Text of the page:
Kate Torgersen


The metrics for success have changed. She no longer measures her ambitions and accomplishments by money or title, but by what she can produce in the world—an emotionally true place for her to operate from.

Lastly, she knows that asking for support for breastfeeding and lactation in the workplace can still pose a large challenge for working moms. “What makes the conversation hard is that we have a perception of women’s bodies and it’s based around objectification...the idea of lactation challenges that perception,” says Kate, and she acknowledges that it can be a tough conversation to have.

When it comes to opening the door on that conversation in the office, she’s learned a few things:

  • Don’t go it alone. The benefit of being in the post-Me Too movement is that women in the workplace have started speaking up more and more. Find a collective voice if you can.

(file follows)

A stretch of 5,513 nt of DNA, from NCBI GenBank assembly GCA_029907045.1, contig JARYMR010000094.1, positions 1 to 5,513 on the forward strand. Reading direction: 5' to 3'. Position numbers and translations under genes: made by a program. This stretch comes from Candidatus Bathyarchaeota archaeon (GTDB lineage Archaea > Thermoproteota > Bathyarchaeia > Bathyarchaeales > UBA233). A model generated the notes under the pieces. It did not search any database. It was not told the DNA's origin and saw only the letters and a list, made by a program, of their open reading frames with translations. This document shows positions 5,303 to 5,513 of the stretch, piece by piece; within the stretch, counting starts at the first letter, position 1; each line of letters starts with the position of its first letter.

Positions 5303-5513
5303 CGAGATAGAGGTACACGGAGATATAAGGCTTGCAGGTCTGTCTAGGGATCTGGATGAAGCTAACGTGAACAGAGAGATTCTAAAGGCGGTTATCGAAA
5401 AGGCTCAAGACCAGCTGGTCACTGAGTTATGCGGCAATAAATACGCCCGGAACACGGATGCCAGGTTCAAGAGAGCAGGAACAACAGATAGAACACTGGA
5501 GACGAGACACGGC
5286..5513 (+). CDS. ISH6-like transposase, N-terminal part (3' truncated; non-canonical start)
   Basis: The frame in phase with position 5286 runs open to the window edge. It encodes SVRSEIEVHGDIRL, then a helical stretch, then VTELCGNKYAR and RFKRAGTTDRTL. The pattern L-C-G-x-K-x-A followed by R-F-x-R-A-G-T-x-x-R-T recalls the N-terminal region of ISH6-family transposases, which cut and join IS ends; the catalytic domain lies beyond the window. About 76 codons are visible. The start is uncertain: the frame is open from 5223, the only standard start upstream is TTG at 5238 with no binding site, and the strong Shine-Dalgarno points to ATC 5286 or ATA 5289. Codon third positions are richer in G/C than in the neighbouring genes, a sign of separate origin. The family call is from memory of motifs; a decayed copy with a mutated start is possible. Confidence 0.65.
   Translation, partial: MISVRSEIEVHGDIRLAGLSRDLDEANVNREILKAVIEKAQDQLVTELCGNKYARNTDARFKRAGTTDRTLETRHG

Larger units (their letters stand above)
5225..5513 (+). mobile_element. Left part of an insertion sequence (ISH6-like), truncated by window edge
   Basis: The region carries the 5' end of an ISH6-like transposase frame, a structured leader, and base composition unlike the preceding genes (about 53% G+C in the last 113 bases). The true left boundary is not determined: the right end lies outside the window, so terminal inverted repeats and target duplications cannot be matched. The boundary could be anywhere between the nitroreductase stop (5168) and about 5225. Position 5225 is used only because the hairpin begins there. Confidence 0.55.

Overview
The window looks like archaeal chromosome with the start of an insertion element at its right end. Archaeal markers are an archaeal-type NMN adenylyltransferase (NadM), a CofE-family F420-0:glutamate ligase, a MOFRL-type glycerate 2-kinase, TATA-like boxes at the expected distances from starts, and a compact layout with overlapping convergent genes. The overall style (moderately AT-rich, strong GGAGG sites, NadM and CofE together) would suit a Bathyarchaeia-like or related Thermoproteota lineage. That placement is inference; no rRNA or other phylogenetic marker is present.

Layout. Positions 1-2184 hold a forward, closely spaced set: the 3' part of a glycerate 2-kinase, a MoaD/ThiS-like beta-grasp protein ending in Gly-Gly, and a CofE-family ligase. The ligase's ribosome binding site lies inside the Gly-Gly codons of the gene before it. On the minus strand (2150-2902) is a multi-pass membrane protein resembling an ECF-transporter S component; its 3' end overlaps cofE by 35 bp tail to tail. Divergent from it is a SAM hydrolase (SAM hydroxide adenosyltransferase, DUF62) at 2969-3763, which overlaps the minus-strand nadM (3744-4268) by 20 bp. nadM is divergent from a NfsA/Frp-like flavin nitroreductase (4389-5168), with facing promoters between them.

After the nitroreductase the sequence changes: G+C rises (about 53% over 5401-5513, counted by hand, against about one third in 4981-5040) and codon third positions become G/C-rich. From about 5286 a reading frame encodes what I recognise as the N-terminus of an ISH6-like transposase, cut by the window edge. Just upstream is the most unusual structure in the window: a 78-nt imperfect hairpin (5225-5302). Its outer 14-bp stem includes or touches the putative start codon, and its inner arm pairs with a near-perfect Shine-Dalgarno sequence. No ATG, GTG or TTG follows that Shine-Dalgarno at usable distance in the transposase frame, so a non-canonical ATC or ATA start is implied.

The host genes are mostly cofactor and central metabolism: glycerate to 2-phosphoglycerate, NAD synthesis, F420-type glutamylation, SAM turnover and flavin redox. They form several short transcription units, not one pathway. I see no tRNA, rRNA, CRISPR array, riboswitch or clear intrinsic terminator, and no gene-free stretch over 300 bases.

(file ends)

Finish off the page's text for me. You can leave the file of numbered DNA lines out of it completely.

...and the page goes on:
• Find an ally. Look for someone on the other side of the conversation that understands you. Milk Stork was able to expand their offering to the enterprise level because HR departments tend to hire more women, many of whom have experienced the same issues with breastfeeding and working. There was a chain reaction from moms to understanding HR departments that helped bring the service in as a benefit.
  • Speak their language. If you’re a revenue-generating, operationally-essential element in the business, you’ve got a business case. If you’re expected to go out and earn money for the company, they should offer benefits, like a service to ship your breast milk home, that enable you to be more effective and efficient on the job.

Kate knows that working moms are an asset to any organization: “Moms are bad asses, waking up every day to tackle one kid, three kids, five kids. We should be treated like professional athletes and spoken to as such.” Over time she hopes that breastfeeding will become more normalized for working moms everywhere and she’ll be working with Milk Stork to drive that effort forward.